Becoming Jane (2007) starring Anne Hathaway as a young Jane Austen and her romance with Irishman Tom Lefroy. The movie appears to exaggerate and take creative licence with a relationship that may not have been as serious in reality as it was depicted on film.

The Secret Life of Ian Fleming (1990) starring Jason Connery about the author and creator of the successful James Bond books.

Shadowlands (1995) starring Joss Ackland about Irish-born British author CS Lewis and his relationship with American poet and writer Joy Gresham.

Hemingway and Fuentes (2010) starring Anthony Hopkins about writer Ernest Hemingway's friendship with boat captain Gregorio Fuentes, who inspires “The Old Man and the Sea.”

Shadows in the Sun (2005) starring Harvey Keitel as a famous author suffering from severe writers block and hiding away in picturesque rural Italy. When an aspiring young writer tracks him down, the two learn plenty from each other.

Freedom Writers (2007) starring Hilary Swank as teacher Erin Gruwell who wrote the book The Freedom Writers Diary about teaching young adults at risk and how she encourages them to write their diaries in book form.

Fear and Loathing in Las Vegas (1998) starring Johnny Depp, apparently semi-autobiographical account of Hunter S Thompson's time spent with an attorney during trips to Vegas to interview him for a story.

Leaving Las Vegas (1995) starring Nicolas Cage is apparently a semi-autobiographical film of the book of the same name written by John O'Brien. O'Brien committed suicide two weeks after production of the film started. A halt was considered, but work continued as a tribute

My Brilliant Career (1979) starring Judy Davis. It's actually based on the book written by Australian author Miles Franklin (the pen name of Stella Miles) but it's a fictional book.

Hemingway and Gellhorn (2012) starring Nicole Kidman and Clive Owen in this TV movie about Ernest Hemingway and WWII correspondent Martha Gellhorn – who provided inspiration for For Whom the Bell Tolls.

The Muse (1999) starring Albert Brooks as a Hollywood screenwriter who rather ridiculously enlists the help of a modern day mythical muse (Sharon Stone) to transform his writing fortunes.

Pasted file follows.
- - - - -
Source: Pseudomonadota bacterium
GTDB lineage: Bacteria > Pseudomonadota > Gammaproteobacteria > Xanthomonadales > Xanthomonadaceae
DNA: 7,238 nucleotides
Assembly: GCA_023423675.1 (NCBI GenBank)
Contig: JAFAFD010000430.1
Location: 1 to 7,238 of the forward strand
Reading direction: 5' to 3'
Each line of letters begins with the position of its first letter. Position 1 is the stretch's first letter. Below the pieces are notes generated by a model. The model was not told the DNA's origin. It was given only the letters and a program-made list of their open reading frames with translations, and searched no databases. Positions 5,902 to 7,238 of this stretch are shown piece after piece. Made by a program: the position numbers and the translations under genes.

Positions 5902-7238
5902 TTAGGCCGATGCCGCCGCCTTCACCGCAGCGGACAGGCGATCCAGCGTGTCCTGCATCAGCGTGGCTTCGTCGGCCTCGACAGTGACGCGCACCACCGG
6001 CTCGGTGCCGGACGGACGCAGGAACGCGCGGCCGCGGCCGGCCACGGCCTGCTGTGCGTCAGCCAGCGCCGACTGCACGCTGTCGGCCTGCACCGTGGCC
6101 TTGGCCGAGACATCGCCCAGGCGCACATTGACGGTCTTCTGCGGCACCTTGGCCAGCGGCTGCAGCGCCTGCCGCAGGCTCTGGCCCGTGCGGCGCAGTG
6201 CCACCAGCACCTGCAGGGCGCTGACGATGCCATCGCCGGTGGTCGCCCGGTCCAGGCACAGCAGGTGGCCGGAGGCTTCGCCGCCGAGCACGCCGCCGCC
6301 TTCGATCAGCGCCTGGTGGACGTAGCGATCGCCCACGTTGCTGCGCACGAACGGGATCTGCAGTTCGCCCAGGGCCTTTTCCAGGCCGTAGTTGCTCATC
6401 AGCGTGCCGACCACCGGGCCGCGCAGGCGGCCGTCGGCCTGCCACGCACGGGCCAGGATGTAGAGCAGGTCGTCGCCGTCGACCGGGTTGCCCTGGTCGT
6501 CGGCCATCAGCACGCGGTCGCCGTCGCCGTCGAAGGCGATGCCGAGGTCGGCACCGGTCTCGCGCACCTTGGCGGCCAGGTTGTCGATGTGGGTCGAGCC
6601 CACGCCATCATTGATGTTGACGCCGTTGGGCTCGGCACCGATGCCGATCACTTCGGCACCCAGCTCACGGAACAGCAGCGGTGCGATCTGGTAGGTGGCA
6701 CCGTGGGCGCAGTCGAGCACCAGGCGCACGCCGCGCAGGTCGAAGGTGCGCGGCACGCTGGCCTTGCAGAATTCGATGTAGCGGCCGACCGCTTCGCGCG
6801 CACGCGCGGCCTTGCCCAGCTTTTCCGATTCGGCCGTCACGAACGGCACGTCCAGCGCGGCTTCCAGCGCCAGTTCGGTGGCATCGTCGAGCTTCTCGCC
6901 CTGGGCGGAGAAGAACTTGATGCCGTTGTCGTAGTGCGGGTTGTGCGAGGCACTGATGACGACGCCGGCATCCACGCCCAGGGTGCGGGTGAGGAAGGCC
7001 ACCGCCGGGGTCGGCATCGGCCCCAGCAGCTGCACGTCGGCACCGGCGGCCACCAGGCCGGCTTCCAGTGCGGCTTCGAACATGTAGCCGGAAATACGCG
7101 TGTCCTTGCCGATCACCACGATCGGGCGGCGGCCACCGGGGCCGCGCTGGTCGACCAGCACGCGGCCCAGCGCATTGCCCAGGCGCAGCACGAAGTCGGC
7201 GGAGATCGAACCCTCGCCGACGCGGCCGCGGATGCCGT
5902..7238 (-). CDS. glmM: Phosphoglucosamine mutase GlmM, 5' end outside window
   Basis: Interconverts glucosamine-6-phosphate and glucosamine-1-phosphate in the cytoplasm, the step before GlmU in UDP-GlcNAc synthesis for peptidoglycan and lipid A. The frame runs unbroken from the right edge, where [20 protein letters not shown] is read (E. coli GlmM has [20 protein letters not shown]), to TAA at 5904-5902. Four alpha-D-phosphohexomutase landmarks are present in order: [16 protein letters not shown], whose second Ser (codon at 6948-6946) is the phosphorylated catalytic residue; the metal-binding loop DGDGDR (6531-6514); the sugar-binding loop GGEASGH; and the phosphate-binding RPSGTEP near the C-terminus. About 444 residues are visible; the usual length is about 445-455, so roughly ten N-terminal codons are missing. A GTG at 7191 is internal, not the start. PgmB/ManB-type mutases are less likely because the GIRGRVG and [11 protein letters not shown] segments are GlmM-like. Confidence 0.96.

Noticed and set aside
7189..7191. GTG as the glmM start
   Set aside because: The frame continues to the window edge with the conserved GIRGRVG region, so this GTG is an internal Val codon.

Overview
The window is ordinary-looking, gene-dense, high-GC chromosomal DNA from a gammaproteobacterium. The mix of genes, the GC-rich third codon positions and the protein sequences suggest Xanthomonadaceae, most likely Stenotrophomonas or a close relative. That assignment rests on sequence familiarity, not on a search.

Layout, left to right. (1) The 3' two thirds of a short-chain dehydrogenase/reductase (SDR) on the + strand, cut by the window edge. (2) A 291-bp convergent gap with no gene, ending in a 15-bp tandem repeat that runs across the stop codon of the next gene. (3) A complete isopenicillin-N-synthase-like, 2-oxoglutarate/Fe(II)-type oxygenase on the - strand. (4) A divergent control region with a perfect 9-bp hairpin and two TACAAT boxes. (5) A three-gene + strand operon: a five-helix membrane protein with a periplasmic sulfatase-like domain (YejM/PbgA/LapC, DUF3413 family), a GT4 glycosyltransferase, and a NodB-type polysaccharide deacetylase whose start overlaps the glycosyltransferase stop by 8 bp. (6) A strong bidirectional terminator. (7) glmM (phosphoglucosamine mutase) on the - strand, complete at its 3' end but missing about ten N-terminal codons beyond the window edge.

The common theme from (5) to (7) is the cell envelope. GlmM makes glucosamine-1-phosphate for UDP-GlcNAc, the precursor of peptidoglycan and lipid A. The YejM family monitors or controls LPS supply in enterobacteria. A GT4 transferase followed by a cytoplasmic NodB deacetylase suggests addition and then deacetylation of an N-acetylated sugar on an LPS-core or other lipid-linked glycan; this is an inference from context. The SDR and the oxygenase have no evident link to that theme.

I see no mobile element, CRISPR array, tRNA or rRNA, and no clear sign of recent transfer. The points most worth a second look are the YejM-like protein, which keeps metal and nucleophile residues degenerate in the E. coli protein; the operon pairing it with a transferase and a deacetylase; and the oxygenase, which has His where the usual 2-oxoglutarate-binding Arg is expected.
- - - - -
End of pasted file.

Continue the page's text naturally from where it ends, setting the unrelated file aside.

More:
Finding Forrester (2000) starring Sean Connery (in one of his last roles before retiring from acting) as a reclusive author who becomes a mentor to a young black student who dreams of being a writer.

The Words (2012) starring Bradley Cooper as a writer who steals another man’s manuscript and struggles with the guilt of his resulting success.

The Ghost Writer (2010) starring Ewan McGregor as a ghost writer hired to write the memoir of a former British prime minister (Pierce Brosnan). Intrigue and danger ensue.

Beat (2000) starring Kiefer Sutherland as writer William S. Burroughs and Courtney Love as his wife, in a film that also centres around other core Beat Generation authors from the 1950s, Allen Ginsberg, Lucien Carr and Jack Kerouac.

Kafka (1991) starring Jeremy Irons as “Kafka” – clearly based on (but never explicitly stated as such) author Franz Kafka, whose story and much of the film’s references relate to Kafka's writings. It was one of Stephen Soderbergh’s earliest directed films.

Author! Author! (1982) starring Al Pacino as a Broadway playwright struggling to keep all the aspects of his life together during rewrites for his rehearsing show.

Authors Anonymous (2014) starring Kaley Cuoco looks at the comical fallout after a new member in a writing group of unpublished authors finds overnight success.

Words and Pictures (2013) starring Clive Owen again, this time as a high school English teacher whose rivalry with the Art teacher (Juliette Binoche) sees a competition for which is in fact superior, pictures or words?

Trumbo (2015) starring Bryan Cranston as Dalton Trumbo, who in 1947 was Hollywood's top screenwriter until he was jailed and blacklisted for his political beliefs. It’s a true story and it’s not quite in cinemas yet.

Do you have others that aren’t on our list?
Let us know.